Addressing Population Heterogeneity in Hospital System Modeling
Jared Huling, University of Wisconsin-Madison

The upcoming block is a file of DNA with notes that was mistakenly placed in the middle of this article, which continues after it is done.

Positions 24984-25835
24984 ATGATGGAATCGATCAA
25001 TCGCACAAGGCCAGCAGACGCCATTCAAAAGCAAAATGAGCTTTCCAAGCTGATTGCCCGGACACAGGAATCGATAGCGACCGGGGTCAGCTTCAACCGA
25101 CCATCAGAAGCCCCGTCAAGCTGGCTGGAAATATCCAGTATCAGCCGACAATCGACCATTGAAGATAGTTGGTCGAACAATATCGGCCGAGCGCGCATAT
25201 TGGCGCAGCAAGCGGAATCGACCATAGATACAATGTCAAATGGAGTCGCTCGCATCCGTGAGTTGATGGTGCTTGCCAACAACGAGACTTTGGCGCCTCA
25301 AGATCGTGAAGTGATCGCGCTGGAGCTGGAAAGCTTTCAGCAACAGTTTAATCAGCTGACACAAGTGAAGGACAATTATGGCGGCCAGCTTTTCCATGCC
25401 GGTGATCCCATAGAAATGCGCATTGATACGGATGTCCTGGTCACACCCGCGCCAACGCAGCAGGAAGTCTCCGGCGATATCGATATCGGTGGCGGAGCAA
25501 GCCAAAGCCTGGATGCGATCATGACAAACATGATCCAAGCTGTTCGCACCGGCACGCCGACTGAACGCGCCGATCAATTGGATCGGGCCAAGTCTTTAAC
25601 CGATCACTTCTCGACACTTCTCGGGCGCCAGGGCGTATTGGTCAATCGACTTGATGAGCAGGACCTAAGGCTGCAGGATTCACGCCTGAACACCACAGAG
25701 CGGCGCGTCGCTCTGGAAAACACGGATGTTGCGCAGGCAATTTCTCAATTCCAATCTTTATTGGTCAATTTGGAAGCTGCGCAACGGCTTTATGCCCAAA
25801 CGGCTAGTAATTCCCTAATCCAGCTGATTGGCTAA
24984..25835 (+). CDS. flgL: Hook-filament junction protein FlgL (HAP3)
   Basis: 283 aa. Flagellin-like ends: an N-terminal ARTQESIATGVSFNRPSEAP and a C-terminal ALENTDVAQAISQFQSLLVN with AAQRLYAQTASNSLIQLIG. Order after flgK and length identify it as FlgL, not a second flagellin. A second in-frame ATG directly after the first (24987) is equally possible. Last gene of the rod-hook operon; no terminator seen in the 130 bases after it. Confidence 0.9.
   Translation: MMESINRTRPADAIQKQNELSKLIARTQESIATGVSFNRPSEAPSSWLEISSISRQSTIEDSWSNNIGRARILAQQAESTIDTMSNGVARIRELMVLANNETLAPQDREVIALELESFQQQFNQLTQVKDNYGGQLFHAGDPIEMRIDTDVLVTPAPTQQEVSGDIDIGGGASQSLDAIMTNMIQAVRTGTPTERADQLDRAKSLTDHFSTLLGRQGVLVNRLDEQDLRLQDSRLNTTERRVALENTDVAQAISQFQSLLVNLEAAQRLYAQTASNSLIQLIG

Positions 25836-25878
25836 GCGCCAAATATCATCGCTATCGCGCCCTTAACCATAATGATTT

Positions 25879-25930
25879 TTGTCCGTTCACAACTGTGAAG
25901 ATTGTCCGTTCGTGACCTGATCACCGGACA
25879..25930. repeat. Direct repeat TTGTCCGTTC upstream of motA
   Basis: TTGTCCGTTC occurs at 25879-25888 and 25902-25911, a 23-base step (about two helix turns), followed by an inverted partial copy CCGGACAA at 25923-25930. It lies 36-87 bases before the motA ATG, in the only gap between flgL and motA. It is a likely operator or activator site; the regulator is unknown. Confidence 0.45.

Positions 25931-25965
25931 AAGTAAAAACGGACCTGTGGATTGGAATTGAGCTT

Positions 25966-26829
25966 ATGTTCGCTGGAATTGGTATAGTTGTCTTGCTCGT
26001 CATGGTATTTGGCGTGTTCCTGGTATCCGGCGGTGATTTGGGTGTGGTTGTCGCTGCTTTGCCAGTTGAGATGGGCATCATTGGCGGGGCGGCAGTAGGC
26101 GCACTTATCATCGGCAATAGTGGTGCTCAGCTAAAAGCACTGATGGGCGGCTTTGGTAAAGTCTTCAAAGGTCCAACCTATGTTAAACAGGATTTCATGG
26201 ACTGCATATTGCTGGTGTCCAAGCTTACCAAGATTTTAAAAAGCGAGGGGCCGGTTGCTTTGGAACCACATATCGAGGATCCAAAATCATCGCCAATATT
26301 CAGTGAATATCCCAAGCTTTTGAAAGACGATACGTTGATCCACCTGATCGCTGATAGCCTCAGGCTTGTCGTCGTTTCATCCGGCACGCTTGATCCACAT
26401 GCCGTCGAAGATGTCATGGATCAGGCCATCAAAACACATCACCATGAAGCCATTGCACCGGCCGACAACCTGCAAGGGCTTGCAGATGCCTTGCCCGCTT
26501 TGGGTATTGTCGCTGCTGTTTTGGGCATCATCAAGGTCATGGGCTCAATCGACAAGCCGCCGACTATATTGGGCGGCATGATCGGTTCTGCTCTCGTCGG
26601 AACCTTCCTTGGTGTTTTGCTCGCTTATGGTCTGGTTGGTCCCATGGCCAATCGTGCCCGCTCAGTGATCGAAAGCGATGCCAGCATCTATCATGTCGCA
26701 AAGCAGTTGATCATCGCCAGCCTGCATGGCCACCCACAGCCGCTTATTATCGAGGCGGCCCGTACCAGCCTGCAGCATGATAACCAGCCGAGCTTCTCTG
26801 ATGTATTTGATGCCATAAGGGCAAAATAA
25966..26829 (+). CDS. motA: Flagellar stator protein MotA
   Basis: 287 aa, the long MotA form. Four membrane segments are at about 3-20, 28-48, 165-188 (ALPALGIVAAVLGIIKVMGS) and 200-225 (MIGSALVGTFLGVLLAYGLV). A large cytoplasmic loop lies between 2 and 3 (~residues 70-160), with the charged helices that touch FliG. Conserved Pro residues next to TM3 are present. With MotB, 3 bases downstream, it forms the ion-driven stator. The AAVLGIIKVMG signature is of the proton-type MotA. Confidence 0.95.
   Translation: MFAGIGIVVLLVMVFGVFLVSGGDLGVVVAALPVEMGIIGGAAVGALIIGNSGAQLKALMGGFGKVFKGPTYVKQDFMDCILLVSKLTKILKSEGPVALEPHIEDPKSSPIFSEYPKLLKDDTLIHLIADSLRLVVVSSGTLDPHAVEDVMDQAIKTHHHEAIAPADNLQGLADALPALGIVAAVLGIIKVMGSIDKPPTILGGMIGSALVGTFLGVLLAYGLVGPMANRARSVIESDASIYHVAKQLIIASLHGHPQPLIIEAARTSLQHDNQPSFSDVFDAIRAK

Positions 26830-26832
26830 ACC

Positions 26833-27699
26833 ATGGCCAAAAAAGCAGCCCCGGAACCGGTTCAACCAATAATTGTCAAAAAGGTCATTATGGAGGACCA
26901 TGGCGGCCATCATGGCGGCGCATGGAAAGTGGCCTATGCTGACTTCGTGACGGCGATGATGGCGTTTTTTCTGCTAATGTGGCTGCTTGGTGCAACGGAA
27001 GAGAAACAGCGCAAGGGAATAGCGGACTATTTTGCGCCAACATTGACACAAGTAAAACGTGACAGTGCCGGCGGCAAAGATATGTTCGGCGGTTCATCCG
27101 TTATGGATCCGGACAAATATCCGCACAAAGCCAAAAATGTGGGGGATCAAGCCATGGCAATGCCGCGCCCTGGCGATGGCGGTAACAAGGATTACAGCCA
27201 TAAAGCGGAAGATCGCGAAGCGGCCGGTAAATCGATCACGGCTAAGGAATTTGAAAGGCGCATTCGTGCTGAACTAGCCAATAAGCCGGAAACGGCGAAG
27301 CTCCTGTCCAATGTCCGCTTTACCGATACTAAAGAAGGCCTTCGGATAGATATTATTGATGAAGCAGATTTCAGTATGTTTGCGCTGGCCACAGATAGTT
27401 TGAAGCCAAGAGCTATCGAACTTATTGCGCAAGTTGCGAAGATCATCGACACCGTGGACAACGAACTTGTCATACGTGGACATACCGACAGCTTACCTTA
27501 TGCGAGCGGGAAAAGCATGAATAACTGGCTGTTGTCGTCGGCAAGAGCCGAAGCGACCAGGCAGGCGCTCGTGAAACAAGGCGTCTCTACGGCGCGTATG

There is an increasing need to model risk for large hospital and health care systems that provide services to diverse and complex patients. A particularly challenging issue researchers face in hospital-wide risk modeling is the heterogeneity of the study population. Often, heterogeneity across a population is determined by a set of chronic conditions such as diabetes and congestive heart failure. These stratifying conditions define subpopulations with overlapping characteristics. We exploit this underlying structure by imposing structural constraints on the importance of variables in predicting outcomes such as hospital admission. Our basic assumption is that if a variable is important for a subpopulation with one of the chronic conditions, then it should be important for the subpopulation with both conditions. However, a variable can be important for the subpopulation with two particular chronic conditions but not for the subpopulations of people with just one of those two conditions. This assumption and its generalization to more conditions are biologically plausible and aid greatly in borrowing strength across the subpopulations. We prove an oracle property for our estimation method and show that even when the structural assumptions are misspecified, our method will still include all of the truly nonzero variables in large samples. We demonstrate the performance of our method in extensive numerical studies and on an application in hospital admission prediction and validation for the Medicare population of a large health care provider.